Hence, Syria’s options are extremely limited when it comes to a long-term strategy for reinstalling its international trade relations. Which markets will allow its recovery? Can the loyalty of the current regional leaders be bought? Given this situation, any peace process under the auspices of Moscow aimed at preserving Assad and his entourage’s power will inevitably cast doubt over their ability to attract international donors and investors which will no doubt make clearing the debris left in the wake of a destructive war impossible. This also means that the incumbent government of Damascus is unable to offer up acceptable economic and consequently, political rules of the game. The Kalashnikov assault-rifle will be the main means of securing wealth and power for many years to come should no such rules be introduced.
Fighting Islamic state
Moscow and Damascus can go on playing their game. Their greatest hopes are pinned on Trump, and the new approach the president-elect has outlined with respect to relations with Russia. This approach involves seeking a compromise. In this context, Russia and Assad can take advantage of the truce and focus their efforts (albeit with somewhat limited force) on the war against ISIS should augmentation of the number of the Russian boots on the ground not be implemented. For example, they may opt to initiate a new offensive on Palmyra and beyond in a south-easterly direction – in sparsely populated areas along the route to Deir ez-Zor - blocked by ISIS. Russia would not lose face for sidestepping the offensive on Al-Raqqah, which would be better left to Turkey and the Kurds who are at loggerheads, especially as Moscow and Damascus have little to gain from joining this squabble.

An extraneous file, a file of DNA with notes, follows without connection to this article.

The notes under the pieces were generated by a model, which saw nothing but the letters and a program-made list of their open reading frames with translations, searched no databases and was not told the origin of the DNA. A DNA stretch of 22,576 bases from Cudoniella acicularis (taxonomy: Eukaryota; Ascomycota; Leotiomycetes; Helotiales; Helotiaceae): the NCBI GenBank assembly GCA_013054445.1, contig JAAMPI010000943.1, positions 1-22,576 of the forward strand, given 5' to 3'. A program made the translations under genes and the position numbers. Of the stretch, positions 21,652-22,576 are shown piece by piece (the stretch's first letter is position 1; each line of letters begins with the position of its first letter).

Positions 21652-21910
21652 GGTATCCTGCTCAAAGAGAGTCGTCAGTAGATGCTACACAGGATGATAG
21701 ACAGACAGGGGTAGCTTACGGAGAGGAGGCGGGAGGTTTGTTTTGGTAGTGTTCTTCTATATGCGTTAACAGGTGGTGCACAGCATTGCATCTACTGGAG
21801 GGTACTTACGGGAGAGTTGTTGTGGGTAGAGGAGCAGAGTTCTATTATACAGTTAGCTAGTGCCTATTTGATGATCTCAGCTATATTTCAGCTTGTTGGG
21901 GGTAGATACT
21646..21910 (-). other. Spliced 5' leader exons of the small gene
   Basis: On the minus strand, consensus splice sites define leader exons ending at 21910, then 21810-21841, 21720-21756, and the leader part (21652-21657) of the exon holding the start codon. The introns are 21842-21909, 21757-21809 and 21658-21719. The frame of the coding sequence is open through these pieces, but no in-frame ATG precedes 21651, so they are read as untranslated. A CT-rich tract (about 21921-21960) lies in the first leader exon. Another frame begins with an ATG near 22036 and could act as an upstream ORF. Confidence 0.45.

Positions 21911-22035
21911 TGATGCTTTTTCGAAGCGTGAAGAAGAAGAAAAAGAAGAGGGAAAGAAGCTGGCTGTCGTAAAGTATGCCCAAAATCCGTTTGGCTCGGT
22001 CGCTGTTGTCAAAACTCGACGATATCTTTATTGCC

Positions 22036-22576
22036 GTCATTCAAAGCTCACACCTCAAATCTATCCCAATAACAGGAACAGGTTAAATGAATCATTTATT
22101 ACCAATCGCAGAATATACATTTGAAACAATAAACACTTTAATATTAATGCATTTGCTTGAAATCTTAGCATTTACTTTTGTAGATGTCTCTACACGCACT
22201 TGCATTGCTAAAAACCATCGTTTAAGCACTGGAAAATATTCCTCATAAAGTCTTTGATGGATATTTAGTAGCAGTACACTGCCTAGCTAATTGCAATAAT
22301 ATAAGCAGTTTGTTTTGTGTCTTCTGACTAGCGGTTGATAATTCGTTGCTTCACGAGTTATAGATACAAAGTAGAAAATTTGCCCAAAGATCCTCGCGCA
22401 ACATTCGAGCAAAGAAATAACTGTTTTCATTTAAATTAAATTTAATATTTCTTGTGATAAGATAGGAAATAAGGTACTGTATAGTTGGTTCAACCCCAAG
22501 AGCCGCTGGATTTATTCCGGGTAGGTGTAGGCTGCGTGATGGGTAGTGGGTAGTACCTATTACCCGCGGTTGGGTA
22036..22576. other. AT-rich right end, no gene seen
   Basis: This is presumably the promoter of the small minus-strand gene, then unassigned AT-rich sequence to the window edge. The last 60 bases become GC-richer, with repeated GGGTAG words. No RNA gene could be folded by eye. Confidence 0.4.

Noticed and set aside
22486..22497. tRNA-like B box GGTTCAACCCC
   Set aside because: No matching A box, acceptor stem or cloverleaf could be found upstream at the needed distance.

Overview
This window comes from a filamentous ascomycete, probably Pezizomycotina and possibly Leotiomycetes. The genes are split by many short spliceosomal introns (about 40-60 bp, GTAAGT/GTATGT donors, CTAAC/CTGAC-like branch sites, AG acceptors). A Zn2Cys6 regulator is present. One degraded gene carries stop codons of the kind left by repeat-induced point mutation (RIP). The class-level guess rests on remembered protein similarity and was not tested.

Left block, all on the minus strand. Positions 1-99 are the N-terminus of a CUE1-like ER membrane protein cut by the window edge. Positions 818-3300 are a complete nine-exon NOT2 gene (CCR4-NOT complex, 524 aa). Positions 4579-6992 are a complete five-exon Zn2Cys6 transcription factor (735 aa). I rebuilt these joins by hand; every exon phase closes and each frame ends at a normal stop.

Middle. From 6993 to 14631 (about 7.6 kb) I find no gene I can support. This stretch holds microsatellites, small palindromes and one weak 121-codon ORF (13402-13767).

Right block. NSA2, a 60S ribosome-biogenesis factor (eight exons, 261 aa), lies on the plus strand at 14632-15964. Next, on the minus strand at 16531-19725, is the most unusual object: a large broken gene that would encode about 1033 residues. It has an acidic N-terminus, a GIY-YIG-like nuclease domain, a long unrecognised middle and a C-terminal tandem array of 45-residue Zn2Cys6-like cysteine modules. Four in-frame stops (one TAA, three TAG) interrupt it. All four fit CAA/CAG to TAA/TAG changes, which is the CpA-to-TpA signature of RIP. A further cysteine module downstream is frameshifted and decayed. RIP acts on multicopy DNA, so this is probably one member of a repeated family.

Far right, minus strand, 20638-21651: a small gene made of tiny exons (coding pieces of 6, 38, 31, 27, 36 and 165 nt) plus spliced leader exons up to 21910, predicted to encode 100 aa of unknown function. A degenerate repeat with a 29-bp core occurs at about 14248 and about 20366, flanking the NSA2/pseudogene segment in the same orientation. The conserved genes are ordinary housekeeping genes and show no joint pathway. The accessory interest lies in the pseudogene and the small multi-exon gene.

Obviously, we are dealing with a very abstract scenario here as a number of variable factors are at play. For example, it could be that the international coalition is in no hurry to defeat ISIS. However, the options available to Assadites and their allies in Moscow (and Tehran) are somewhat limited in the aftermath of Aleppo and given the prospects of massacres in the villages of the Wadi Barada area; they either have to engage the opposition in a fresh battle of the war on terror in the vicinity of Idlib or switch their attention to ISIS while maintaining the illusion that they are determined to reach a solution through dialogue with the opposition and prevent it from amassing forces with the use of missile attacks. There is currently no escaping the vicious cycle of perennial warfare.
A year and a half into the military campaign, the Kremlin has a bee in its bonnet about maintaining Assad’s personal power as well as that of his entourage. Surely, any hopes that the Kremlin may have harbored that the international community would rubber-stamp Russia’s annexation of Crimea in exchange for services rendered in Syria have diminished entirely. Moscow can count on political dividends only in the case that Trump and the entire international coalition recognize Assad as the sole legitimate ruler. However, the dictator of Damascus will “milk” Russia with ever-increasing frequency as every new victory is achieved thanks to the efforts of Moscow. Moreover, every major failure points to the necessity for Russia to raise the political-and-military stakes it wagers on Assad.